Once you have carefully selected software for Digital Transaction Management, following it up with a thought-through implementation plan is key. While you might have already made sure the software fits with your organization, only when you implement it properly will you be able to get maximum value out of your new system. Statistics show that over 80 percent of all implementations are unsuccessful, poorly executed or canceled before completion. Hereby a 5-step approach to implement Digital Transaction Management software.
1) Know what your company needs
The first step is making an assessment of what your company needs. Engage with all parts of your company, e.g. security officers, IT, businesses and develop a plan. Are you going to use the solution globally? Make sure it offers multiple language support. Do your colleagues need to use it on their mobile devices? Then check whether a solution is offering a mobile app. How about workflows? Security? Compliancy with local regulations? The list goes on and on. Make sure to find out what everyone needs.
2) Control your scope
The next step is prioritizing. You should never try to set up every feature at once. A great number of companies have walked into this trap during implementation: trying to do too much at the same time and ultimately failing to do anything thoroughly. In order to stay true to your needs, decide which parts of the Digital Transaction Management are key for your company. Did you select it for content and document management, for co-browsing between customers and your business, or for its eIDAS qualified e-signing purposes? No matter the reason, focus on that feature first - there is enough time to profit from other functionality and the benefits they bring once you have a solid basis.
3) Make adjustments to new and existing software and processes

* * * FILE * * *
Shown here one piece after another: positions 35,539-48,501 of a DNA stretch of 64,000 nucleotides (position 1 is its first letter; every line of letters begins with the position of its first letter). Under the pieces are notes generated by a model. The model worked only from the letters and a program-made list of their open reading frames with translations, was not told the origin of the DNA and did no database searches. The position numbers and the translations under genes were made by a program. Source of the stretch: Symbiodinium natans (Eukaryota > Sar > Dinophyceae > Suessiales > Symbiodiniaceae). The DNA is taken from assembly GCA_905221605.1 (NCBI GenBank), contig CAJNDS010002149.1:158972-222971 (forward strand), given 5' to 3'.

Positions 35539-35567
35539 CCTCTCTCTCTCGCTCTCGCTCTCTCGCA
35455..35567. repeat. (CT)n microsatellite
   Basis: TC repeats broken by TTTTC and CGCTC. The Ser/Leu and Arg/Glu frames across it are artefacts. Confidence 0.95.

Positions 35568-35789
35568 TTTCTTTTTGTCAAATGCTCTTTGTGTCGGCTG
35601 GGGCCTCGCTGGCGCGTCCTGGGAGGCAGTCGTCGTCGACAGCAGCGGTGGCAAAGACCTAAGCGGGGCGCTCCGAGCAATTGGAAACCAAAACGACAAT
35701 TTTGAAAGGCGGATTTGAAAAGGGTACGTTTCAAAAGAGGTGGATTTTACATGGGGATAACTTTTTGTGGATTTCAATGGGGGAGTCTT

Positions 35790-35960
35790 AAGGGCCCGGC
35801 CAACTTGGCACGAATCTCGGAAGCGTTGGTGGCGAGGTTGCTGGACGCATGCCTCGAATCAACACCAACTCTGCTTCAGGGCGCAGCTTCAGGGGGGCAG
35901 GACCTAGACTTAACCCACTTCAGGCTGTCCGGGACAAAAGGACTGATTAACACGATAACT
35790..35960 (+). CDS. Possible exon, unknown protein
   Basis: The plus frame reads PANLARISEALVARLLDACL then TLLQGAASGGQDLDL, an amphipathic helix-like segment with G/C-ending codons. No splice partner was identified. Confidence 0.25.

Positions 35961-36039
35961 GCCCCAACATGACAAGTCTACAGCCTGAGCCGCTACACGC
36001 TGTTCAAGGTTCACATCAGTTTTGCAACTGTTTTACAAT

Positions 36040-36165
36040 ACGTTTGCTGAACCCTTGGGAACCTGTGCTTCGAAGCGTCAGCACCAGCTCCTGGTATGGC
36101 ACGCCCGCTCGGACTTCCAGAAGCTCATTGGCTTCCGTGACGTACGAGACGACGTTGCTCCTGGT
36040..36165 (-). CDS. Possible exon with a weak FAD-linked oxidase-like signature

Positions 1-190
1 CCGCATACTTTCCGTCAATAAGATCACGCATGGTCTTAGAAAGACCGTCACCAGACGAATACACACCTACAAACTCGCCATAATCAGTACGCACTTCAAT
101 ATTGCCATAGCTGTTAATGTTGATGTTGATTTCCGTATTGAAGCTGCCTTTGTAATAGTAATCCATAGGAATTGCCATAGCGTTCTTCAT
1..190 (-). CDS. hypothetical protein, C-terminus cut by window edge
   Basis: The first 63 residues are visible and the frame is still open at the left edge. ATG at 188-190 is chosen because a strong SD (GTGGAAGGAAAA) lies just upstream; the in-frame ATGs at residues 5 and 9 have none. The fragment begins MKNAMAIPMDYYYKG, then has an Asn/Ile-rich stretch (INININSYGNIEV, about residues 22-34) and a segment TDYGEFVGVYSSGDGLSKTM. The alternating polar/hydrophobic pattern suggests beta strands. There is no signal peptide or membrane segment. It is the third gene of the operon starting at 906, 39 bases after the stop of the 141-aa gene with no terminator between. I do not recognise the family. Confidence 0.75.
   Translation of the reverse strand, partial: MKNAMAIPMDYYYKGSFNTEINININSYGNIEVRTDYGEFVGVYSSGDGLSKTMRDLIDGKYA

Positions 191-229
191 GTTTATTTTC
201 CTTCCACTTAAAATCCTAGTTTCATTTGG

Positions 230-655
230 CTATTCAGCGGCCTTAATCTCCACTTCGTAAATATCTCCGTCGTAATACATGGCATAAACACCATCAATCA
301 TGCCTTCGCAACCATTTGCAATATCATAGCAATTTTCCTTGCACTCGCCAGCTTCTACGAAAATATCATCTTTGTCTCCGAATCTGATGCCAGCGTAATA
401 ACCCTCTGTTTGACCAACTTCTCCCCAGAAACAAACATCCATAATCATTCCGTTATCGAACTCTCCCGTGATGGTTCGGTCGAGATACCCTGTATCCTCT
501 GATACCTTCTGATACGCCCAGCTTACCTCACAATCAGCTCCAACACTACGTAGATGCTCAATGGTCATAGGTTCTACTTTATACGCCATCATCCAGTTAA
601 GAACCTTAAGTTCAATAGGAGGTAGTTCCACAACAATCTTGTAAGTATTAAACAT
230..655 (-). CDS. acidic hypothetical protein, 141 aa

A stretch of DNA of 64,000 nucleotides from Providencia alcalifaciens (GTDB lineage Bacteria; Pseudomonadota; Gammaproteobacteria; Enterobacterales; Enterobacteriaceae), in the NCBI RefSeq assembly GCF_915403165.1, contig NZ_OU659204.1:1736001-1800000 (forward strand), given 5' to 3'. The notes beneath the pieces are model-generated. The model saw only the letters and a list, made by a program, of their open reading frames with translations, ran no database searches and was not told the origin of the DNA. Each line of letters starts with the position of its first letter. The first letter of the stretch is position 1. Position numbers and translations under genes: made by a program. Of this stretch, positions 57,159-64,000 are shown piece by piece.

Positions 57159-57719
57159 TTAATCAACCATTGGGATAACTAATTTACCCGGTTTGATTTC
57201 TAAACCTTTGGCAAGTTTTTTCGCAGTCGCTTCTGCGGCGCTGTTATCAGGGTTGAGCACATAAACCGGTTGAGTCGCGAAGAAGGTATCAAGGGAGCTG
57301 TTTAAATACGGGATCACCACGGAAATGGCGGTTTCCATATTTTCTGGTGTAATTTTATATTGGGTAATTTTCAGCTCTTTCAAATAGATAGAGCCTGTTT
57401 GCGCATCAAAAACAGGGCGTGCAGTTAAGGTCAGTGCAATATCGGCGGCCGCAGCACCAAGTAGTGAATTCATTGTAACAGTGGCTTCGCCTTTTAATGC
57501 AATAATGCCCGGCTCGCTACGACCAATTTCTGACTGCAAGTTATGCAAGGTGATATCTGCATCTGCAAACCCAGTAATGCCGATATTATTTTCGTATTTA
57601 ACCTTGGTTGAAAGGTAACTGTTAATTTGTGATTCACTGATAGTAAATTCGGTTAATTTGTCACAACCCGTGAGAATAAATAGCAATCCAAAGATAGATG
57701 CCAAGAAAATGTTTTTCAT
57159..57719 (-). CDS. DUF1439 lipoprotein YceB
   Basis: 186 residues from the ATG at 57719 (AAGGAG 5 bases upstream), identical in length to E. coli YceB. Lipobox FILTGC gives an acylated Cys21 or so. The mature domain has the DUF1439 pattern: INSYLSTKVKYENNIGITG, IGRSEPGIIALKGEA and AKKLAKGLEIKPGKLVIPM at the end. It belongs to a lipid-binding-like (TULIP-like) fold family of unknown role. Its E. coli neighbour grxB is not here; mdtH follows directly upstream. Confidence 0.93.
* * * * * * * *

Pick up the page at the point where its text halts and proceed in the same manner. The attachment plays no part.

Next, you can continue further adjusting the software to your needs. Your new DTM software will most likely be used alongside and in conjunction with other software. To make sure a solution matches your operations, you should get feedback from the people using the software on a daily basis. And make sure this is a two-way street: as explained in an earlier post, you processes cannot be transferred as-is, because most were conceived in earlier days and use legacy software.
4) Plan ahead
Switching to new software is never easy or without any problems. In order to cause as little disturbance as possible, you should always plan the go-live during slower times, like the summer or other Holiday-periods. However, in some industries, finding the right moment for an implementation can be hard. Therefore, these companies should always make sure to plan ahead, inform employees about the imminent changes and provide them with solutions or at least with an escalation path, should they run into any problems as a result of the implementation.
5) Keep continuously improving
An implementation is never done: there are always things to improve upon, new processes to rollout. So: keep collecting feedback from your employees, stay in close contact with your supplier. Make sure to broker a deal for support after the initial implementation has been finished. This allows you to keep continuously improving your system and processes, and truly profit from all the benefits Digital Transaction Management brings.